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Harpers Ferry hopes to save depot

August 28, 1999|By DAVE McMILLION

HARPERS FERRY, W.Va. - Bruce Noble remembers when the old Baltimore and Ohio train station here was considered the "gateway" to Harpers Ferry.

City dwellers looking from respite from heat and congestion often boarded the train for a trip to Harpers Ferry to enjoy a refreshing retreat to the countryside, said Noble, chief of interpretation for the Harpers Ferry National Historical Park.

In the early 20th century, classic passenger trains like the Metropolitan, National and the Diplomat often rolled into town to drop off passengers.

"There was this whole era when train travel was so important. It was the only way to get around. There was a lot of status in these lines," said park spokeswoman Marsha Starkey.

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Park officials say recreating the character of the station during that time period could be one of the concepts behind the effort to save the depot.

Last week, the Great American Station Foundation and the National Trust for Historic Preservation named the Harpers Ferry station as one of the Top 10 Most Endangered Stations in America.

Harpers Ferry town officials and the park hope the designation will help in their efforts to win funding for the restoration of the 107-year-old station. Supporters of the project said the station is an attractive building that could boost the area's tourism industry if it is restored.

The frame building was designed by Francis Baldwin, who designed many stations between Western Maryland and Washington, D.C. Among them is the train station in Silver Spring, Md. and one at Oakland, Md., which is considered to be one of Baldwin's grandest designs with its Queen Anne architecture, according to Diane Pecor, consultant with the Great American Station Foundation in Washington, D.C.

The Harpers Ferry station originally had a large steeple, which made is distinguishable from the other stations, but it was removed when the building was moved to its current site along Potomac Street in 1930, according to Starkey. The station was originally located near the confluence of the Potomac and Shenandoah rivers, but had to be moved when the railroad was realigned and the tunnel in Maryland Heights was enlarged, Starkey said.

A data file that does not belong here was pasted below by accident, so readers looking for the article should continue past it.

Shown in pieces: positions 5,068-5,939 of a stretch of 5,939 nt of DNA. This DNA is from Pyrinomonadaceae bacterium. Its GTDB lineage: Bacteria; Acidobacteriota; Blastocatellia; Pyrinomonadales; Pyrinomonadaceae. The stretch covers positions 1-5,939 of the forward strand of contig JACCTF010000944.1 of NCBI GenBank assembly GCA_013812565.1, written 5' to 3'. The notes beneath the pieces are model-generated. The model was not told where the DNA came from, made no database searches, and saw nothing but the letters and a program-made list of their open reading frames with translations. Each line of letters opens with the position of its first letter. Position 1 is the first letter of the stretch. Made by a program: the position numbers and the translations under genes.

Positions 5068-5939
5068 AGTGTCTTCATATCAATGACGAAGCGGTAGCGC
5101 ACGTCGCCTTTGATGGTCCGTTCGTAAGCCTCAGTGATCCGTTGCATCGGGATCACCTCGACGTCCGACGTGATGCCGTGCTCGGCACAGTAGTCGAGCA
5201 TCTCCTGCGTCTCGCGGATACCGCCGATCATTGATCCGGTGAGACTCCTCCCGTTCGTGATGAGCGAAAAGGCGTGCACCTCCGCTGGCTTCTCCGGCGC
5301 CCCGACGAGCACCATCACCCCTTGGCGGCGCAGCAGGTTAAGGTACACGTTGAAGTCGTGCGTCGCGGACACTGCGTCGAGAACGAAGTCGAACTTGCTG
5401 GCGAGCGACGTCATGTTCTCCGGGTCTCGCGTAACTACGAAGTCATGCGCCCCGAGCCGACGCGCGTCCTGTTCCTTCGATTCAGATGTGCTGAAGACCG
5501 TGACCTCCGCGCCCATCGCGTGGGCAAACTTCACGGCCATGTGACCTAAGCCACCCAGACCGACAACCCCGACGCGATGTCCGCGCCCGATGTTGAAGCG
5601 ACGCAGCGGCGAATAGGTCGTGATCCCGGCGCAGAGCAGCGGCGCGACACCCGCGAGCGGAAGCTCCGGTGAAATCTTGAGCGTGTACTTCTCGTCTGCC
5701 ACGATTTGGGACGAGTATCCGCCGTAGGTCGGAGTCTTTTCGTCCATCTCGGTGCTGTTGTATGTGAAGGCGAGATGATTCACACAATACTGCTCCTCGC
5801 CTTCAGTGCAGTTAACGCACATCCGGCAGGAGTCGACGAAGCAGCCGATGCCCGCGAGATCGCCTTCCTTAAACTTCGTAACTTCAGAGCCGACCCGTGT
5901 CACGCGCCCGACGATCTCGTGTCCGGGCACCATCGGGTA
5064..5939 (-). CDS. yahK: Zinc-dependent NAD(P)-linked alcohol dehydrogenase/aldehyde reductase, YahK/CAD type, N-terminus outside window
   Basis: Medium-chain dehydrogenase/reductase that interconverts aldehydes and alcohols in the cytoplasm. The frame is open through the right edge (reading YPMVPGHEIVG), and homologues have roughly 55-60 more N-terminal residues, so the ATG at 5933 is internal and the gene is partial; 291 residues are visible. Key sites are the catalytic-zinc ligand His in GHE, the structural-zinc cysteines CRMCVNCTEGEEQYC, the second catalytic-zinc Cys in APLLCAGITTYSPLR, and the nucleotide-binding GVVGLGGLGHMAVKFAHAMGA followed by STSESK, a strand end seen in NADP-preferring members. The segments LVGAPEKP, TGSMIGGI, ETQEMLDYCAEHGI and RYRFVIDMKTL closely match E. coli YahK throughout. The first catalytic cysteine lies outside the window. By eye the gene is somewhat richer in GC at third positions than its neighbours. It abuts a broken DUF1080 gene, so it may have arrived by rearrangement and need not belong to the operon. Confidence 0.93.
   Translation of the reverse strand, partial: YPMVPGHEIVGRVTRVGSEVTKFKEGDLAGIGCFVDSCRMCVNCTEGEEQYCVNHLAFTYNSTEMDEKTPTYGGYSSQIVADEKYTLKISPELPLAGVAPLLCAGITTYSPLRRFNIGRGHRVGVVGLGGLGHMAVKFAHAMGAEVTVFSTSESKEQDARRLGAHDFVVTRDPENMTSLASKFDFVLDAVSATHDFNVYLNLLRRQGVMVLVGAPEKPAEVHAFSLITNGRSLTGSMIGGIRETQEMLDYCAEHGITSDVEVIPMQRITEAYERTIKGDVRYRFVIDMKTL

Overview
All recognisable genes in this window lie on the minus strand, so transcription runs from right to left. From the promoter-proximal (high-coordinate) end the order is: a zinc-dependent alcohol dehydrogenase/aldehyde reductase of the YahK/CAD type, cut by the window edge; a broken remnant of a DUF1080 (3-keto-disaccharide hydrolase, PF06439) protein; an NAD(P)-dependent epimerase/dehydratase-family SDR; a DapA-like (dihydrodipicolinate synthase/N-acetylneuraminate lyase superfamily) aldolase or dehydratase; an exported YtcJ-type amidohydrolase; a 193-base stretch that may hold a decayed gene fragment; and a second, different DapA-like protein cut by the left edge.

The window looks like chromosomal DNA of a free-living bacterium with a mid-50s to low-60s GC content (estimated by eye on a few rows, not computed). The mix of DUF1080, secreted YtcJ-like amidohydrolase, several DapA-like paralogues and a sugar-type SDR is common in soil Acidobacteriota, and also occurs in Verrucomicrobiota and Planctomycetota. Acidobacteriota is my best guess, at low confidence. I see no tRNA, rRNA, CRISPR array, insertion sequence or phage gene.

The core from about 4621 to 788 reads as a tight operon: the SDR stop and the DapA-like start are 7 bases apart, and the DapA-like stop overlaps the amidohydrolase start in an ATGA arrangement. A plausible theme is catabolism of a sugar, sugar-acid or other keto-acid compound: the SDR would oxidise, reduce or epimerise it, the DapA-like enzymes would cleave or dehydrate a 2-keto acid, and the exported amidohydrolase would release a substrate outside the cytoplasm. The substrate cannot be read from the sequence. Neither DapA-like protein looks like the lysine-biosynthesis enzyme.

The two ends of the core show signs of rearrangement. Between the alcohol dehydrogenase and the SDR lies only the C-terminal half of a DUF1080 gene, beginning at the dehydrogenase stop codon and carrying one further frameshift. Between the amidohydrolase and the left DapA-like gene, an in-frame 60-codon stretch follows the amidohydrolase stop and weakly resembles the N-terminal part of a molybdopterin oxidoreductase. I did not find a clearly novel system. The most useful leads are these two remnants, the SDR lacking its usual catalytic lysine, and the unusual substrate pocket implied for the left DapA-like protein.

The station was moved between foundations of the old U.S. Armory, the setting of abolitionist John Brown's famous raid on Harpers Ferry in 1859. Athough the foundations still exist, some of them have been covered with gravel for the station operations, Starkey said.

Besides making the station a tourist attraction, Mayor Walton "Kip" Stowell said the project could include interpretive programs to tell the story of the armory and its ruins.

"Like so many areas of Harpers Ferry, threads of history come together," Starkey said.

Stowell said there could be interpretive programs inside the station, and a concession area. And with the effort to restore the old B&O roundhouse in Martinsburg, restoring the station could be a great addition to local train history, said Stowell.

The two projects could be used to compliment each other, like the formation of a scene train ride between the two locations, said Stowell.

Although the station remains a bustling area with MARC commuter line and Amtrak Captial Limited passengers, it has falled into disrepair, according to the park service, who is teaming up with the town to buy the station from CSX Corp. and refurbish it.

The station is "filthy dirty," according to Stowell, and needs a new roof, gutters and downspouts, windows and doors and other renovations.

It is not clear how much CSX wants for the building, or how much the repairs might cost. Project officials believe there is federal highway funding and depo restoration money available to do the work.

Stations named to the Top 10 Most Endangered Stations in America list are based on nominations from communities where they are located, said Pecor. Then foundation officials review the submissions and make their choices, she said.

The stations selected this year ranged in condition from good to bad, including one that is standing on jacks, said Pecor.

The other stations are located in Colorado, Illinois, Indiana, Montana, North Dakota, New Mexico, Texas, Virginia and Wisconsin.

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